Whitewashing a Brick Home Exterior

 Whitewashing a Brick Home Exterior

Brick is a stately, durable material that graces the exterior of many elegant homes here in the Washington, D.C. region. While brick exteriors are a classic look, they can also begin to look tired. Sometimes we feel ready for a change, and begin to wonder, can I paint my brick exterior? Another common question is whether you should paint or whitewash your brick home.

In this post, we will discuss the difference between painting and whitewashing a brick home, using project photos from this beautiful home to illustrate.

Paint Versus Whitewash: What Is the Product?

Whitewash is a solution of hydrated lime, salt, and water. It can also contain other additives to create color effects and to give it extra properties.

Paint is a solution of binders (to make it stick), solvents (to keep it liquid until it is on the wall), and pigments (to give it color).

While whitewash is absorbed into the bricks, paint forms a layer over the surface. This essential difference has several effects.

The Properties of Painted Bricks

When you paint bricks, the paint fills in much of the texture, which creates a more uniform look. Additionally, because there is a film over the whole surface, the color will be much more even and consistent. Some homeowners here in northern Virginia and the D.C. area prefer this, while others favor the look of whitewash (more on that below).

The downside of painted brick is that it requires more maintenance. Because the paint forms that uniform layer, it prevents air exchange that is natural to brick and masonry surfaces. Any moisture that is inside or behind the bricks will be trapped there, and this degrades the paint. In significant amounts, that water will cause the paint to peel, bubble, or crack. It can also cause the bricks to degrade.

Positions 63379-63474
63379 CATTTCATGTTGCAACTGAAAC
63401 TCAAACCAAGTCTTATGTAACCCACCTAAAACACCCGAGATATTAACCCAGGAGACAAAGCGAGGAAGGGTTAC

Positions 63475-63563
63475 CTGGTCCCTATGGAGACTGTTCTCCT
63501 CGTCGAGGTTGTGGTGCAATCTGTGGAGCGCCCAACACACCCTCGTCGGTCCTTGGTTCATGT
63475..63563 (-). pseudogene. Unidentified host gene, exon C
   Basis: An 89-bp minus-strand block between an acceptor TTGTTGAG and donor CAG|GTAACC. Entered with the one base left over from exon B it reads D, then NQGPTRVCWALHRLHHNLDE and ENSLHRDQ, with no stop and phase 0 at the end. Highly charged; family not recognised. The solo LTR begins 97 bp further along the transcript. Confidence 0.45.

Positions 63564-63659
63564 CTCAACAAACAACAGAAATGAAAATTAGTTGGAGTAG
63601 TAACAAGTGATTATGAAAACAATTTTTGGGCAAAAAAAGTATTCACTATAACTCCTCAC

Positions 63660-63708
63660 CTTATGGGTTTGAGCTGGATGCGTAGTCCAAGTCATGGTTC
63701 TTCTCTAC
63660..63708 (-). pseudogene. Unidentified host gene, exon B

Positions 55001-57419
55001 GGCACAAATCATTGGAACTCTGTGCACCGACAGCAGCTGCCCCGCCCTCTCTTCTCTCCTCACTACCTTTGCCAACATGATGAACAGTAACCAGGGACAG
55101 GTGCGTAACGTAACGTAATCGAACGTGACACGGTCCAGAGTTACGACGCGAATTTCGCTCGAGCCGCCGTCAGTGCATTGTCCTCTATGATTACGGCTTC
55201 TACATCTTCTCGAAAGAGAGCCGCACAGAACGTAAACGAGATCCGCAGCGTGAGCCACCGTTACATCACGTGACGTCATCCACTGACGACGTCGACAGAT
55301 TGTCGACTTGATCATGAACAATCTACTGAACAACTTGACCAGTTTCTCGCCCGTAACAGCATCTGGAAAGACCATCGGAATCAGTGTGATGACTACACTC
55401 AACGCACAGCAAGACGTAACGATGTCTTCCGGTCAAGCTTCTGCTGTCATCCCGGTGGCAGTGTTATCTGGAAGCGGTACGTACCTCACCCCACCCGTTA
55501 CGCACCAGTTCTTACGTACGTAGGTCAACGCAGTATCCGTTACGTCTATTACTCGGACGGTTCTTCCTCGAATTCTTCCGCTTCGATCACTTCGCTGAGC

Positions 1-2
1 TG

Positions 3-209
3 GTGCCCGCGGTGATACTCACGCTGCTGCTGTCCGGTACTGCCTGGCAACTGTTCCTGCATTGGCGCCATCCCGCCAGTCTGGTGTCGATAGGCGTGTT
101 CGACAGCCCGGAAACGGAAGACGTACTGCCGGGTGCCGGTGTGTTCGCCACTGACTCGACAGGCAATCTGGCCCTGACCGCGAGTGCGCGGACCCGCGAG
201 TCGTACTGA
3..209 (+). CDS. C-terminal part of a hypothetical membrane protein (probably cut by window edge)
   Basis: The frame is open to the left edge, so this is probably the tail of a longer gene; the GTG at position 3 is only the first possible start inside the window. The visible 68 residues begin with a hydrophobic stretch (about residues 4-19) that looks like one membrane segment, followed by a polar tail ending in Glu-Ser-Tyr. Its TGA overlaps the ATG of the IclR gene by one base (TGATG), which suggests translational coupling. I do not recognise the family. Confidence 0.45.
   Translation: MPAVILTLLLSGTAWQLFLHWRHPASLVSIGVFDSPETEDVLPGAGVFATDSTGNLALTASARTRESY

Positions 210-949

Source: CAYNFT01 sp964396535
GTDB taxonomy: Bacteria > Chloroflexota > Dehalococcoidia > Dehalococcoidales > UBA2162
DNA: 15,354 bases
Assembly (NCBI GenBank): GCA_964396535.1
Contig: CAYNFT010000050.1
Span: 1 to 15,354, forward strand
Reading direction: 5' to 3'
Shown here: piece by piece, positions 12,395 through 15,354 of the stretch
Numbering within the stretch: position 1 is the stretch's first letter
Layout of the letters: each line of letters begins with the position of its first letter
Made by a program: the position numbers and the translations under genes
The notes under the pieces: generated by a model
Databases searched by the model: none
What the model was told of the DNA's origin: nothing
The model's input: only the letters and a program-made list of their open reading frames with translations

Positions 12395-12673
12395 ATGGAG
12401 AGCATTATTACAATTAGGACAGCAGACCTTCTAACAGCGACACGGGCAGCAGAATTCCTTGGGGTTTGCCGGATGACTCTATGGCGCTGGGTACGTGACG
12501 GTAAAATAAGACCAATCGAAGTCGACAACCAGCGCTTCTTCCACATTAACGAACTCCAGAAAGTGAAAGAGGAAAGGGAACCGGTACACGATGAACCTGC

A painted brick home will generally need new exterior paint every 3-5 years, at least in Maryland and Virginia.

The Properties of Whitewashed Bricks

Because whitewash is absorbed into the brick, it alters the color of the brick itself. However, since each brick has slight variations in color and density, the bricks maintain their individuality when they are whitewashed. The texture of each brick is still evident, and each brick has a slightly different color.

When you whitewash bricks, you can adjust the proportions of hydrated lime and the other ingredients. The more lime you add, the more opaque the white coloring will be, while a lighter proportion will yield more of a semi-transparent result. The effect is to create a distressed or historic look, which is very fitting here in the Washington, D.C. area.

Bricks that are whitewashed still retain the ability to breathe, so that moisture inside or behind the bricks can be released. This is better for the health of the bricks, and it avoids the paint failure issues described above.

Williams Professional Painting

Since 1979, Williams Professional Painting has been serving northern Virginia and the Washington, D.C. area. We have ample experience in all kinds of exterior painting, including painting and whitewashing brick homes. If you would like to get a free estimate for what it would cost to paint or whitewash your brick home, please don't hesitate to contact us!

In addition, we also offer interior painting, carpentry, molding installation, popcorn ceiling removal, drywall repair, and much more. Whatever your residential painting need might be, trust Williams Professional Painting to take care of it with skill and attentiveness!

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